Military wedding If one or both of you is in the armed forces, you may wish to have a military style wedding. If the bride is in the forces she will probably prefer a traditional dress to her uniform, while the groom may wear either his dress uniform or his regulation version. (more…)
Thinking ahead – marriage preparation What are your expectations of marriage? Or haven’t you thought that far? It may be that you are caught up with the mechanics of your actual wedding day, and it may be difficult to look beyond that to your marriage itself. But remember that your wedding day should only be the start; it is the marriage itself that will take the time, the effort, the planning. You are two very different people coming together to live permanently under the same roof, and it is unrealistic to expect that everything will fall perfectly into place immediately the register is signed. It is well worth taking the time now, during your engagement, to look ahead to your marriage and to try and sidestep some of the common pitfalls. (more…)
Legal Requirements – Law and Marriage Who may many whom is an issue that is important in most civilizations the world over. Some traditions are keen to keep the purity of the race unsullied; in these cases it may be illegal, or unpopular, to marry someone outside your own tribe, race, caste or even family. We can see the legacy of this idea in royal marriages; in most countries with royal families there is a restriction on whom the monarch or heir to the throne may or may not marry. In other traditions the laws are concerned with preventing inbreeding, and in these cases it is illegal to marry someone who is closely related. These are called the laws of consanguinity. In England in the 14th century the laws of consanguinity were so complex that it was a veritable minefield trying to find someone that you could marry. (more…)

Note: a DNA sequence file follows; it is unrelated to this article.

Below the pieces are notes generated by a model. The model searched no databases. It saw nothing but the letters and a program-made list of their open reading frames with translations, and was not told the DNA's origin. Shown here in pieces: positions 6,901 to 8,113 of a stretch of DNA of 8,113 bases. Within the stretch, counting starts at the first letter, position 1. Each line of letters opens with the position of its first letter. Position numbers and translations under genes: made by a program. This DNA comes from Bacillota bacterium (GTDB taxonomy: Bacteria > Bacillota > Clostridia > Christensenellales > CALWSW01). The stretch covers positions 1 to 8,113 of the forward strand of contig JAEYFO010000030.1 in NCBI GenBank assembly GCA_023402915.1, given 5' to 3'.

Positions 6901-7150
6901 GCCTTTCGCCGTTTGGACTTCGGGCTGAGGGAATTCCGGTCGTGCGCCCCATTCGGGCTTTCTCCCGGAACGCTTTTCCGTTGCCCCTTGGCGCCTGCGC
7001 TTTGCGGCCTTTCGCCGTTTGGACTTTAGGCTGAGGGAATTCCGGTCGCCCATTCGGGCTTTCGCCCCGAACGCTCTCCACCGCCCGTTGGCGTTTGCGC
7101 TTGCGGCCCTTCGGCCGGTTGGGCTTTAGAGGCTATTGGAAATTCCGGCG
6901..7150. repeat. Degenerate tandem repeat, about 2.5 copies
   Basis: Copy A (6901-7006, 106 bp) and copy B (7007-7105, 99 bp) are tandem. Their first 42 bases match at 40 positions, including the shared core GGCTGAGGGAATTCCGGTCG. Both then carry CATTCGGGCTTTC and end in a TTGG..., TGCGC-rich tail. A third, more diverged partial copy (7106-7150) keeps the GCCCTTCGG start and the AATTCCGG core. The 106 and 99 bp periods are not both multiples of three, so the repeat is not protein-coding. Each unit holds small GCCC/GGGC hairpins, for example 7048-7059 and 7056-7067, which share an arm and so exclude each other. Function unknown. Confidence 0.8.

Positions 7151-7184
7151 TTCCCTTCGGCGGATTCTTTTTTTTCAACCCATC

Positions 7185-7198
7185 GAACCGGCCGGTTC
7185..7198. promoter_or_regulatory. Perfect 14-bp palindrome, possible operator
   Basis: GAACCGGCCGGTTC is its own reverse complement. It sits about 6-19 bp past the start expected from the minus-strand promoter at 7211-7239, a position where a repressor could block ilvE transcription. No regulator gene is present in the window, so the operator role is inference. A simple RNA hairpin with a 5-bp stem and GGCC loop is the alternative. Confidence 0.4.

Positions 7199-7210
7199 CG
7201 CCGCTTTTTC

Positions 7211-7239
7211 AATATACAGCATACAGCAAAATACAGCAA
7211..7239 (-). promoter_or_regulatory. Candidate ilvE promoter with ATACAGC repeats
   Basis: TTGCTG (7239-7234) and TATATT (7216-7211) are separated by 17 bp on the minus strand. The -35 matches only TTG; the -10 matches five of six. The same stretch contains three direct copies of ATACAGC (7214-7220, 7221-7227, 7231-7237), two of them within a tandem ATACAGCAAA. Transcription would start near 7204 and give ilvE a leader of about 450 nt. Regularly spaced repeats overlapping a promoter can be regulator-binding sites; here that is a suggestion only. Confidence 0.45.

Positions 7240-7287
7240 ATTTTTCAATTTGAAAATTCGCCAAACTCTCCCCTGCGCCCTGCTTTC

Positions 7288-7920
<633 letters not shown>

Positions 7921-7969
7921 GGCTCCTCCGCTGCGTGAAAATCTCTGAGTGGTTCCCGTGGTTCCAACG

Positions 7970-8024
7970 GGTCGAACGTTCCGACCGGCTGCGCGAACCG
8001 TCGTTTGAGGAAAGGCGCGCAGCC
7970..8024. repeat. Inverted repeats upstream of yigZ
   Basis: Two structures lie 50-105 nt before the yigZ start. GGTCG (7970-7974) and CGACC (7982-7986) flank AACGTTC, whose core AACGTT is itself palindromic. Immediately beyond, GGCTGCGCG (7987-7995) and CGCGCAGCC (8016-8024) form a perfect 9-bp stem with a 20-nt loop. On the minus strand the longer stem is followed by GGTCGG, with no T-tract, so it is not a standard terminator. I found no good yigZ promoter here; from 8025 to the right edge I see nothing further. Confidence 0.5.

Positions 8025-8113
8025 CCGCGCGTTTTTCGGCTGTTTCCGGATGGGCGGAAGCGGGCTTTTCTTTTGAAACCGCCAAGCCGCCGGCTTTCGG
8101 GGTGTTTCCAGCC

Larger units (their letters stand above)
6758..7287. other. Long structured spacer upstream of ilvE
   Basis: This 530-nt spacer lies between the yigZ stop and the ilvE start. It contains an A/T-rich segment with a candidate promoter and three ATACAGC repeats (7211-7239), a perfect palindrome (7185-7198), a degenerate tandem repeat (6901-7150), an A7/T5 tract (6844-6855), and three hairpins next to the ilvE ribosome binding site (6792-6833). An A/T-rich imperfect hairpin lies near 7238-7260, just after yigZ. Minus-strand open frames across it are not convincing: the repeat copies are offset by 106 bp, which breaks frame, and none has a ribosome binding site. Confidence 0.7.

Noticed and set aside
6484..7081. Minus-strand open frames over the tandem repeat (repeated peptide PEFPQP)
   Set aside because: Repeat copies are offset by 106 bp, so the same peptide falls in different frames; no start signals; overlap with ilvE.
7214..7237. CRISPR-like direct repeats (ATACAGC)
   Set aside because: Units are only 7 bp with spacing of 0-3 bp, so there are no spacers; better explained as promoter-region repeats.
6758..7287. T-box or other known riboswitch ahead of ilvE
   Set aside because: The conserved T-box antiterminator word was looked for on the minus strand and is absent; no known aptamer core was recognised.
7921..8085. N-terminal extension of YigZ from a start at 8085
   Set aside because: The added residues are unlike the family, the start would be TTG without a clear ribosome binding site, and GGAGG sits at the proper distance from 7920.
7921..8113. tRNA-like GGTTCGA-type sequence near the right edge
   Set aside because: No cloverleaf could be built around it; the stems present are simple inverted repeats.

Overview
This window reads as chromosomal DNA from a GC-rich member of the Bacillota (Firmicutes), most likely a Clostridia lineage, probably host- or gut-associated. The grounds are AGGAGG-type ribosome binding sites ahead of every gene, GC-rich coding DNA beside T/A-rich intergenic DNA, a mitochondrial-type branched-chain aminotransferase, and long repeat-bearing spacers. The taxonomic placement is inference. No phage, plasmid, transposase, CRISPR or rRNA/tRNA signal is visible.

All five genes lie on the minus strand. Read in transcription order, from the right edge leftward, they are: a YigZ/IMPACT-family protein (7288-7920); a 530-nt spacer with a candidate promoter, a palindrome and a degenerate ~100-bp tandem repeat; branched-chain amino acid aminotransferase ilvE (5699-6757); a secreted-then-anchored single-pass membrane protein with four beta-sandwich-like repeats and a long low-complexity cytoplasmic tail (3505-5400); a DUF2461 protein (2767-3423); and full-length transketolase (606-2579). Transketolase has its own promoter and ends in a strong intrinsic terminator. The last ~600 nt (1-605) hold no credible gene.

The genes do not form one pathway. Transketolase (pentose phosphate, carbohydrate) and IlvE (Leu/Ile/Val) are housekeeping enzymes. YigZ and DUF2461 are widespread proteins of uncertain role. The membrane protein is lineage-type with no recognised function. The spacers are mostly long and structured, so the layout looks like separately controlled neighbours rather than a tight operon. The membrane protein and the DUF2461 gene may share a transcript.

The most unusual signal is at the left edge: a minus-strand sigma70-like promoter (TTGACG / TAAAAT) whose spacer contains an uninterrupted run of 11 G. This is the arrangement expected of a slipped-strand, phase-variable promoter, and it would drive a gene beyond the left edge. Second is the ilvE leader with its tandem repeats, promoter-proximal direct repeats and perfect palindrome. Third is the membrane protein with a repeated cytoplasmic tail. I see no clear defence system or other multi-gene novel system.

Newspaper announcements You may wish to have your engagement announced in the local or national newspapers, either as a way of telling all and sundry or as a special way of marking the event. The traditional way of making the announcement is for the bride s mother to take responsibility, and so formal announcements tend to depend on her present status for their wording. The correct formal wording is: Mr and Mrs George Davidson are pleased to announce the engagement of their daughter Jane to Mr John Smith, son of Mr and Mrs Alan Smith of Newport, Isle of Wight. (more…)
Ring finger Why is the fourth finger (counting the thumb) of the left hand the finger for engagement and wedding rings? The ancient philosophers asserted that there was a very delicate nerve running from that finger direct to the heart; later writers said that it was a fine vein, the vena amoris. In Catholic tradition the first three fingers represent the Trinity, so their ring-giving ceremony consists of putting the ring on the thumb, forefinger and third finger while saying ‘In the name of the Father, Son and Holy Ghost’, and then on the fourth finger, to rest permanently, while saying ‘Amen’. Up until the 16th century it was the custom here and elsewhere to wear the betrothal or wedding ring on the fourth finger of the right hand, a custom that is still echoed when nuns take their vows. (more…)